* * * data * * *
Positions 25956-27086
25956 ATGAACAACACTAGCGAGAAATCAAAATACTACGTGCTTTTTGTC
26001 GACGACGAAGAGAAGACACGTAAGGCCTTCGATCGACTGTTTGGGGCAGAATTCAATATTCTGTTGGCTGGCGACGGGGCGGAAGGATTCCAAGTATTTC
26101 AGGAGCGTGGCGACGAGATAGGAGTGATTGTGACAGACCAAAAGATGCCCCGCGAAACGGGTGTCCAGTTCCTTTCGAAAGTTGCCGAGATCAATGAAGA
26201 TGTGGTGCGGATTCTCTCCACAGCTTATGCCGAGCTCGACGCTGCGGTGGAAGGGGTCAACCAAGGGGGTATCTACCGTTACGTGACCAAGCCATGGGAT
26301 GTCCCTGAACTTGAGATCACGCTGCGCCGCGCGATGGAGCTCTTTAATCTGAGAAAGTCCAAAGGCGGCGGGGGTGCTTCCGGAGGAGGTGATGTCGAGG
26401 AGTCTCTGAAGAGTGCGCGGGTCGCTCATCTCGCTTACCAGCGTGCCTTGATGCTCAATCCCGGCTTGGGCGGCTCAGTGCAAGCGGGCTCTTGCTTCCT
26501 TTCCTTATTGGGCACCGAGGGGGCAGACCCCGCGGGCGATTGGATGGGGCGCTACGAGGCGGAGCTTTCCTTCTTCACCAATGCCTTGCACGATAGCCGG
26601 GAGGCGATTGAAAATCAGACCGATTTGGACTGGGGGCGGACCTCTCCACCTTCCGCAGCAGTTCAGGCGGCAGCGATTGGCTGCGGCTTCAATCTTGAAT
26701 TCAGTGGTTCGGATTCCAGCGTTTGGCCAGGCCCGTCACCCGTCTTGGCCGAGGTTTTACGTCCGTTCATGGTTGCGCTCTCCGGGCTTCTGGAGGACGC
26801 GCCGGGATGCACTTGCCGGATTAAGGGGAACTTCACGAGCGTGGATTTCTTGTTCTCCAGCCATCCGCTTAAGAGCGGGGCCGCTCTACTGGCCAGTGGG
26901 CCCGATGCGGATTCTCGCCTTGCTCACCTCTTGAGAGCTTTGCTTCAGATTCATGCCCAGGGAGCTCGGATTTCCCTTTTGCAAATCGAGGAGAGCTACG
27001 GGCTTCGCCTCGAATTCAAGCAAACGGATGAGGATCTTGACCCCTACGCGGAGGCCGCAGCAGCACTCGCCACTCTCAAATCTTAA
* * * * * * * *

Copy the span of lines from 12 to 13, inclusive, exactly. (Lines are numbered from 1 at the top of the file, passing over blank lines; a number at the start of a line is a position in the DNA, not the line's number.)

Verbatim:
26901 CCCGATGCGGATTCTCGCCTTGCTCACCTCTTGAGAGCTTTGCTTCAGATTCATGCCCAGGGAGCTCGGATTTCCCTTTTGCAAATCGAGGAGAGCTACG
27001 GGCTTCGCCTCGAATTCAAGCAAACGGATGAGGATCTTGACCCCTACGCGGAGGCCGCAGCAGCACTCGCCACTCTCAAATCTTAA